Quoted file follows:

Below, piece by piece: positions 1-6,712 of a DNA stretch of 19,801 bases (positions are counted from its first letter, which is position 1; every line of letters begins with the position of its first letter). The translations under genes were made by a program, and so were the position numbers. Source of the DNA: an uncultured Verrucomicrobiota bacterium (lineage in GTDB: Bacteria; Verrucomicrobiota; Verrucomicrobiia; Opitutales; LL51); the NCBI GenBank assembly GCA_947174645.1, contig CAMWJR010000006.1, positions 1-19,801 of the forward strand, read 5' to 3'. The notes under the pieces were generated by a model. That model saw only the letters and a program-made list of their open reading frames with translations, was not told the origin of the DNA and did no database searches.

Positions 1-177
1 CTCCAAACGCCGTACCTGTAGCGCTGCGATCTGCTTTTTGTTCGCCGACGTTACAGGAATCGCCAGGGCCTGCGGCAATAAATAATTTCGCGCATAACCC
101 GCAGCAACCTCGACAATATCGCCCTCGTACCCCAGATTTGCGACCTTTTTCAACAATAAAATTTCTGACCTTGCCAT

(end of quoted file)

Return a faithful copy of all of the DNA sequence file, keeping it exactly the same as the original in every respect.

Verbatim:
Below, piece by piece: positions 1-6,712 of a DNA stretch of 19,801 bases (positions are counted from its first letter, which is position 1; every line of letters begins with the position of its first letter). The translations under genes were made by a program, and so were the position numbers. Source of the DNA: an uncultured Verrucomicrobiota bacterium (lineage in GTDB: Bacteria; Verrucomicrobiota; Verrucomicrobiia; Opitutales; LL51); the NCBI GenBank assembly GCA_947174645.1, contig CAMWJR010000006.1, positions 1-19,801 of the forward strand, read 5' to 3'. The notes under the pieces were generated by a model. That model saw only the letters and a program-made list of their open reading frames with translations, was not told the origin of the DNA and did no database searches.

Positions 1-177
1 CTCCAAACGCCGTACCTGTAGCGCTGCGATCTGCTTTTTGTTCGCCGACGTTACAGGAATCGCCAGGGCCTGCGGCAATAAATAATTTCGCGCATAACCC
101 GCAGCAACCTCGACAATATCGCCCTCGTACCCCAGATTTGCGACCTTTTTCAACAATAAAATTTCTGACCTTGCCAT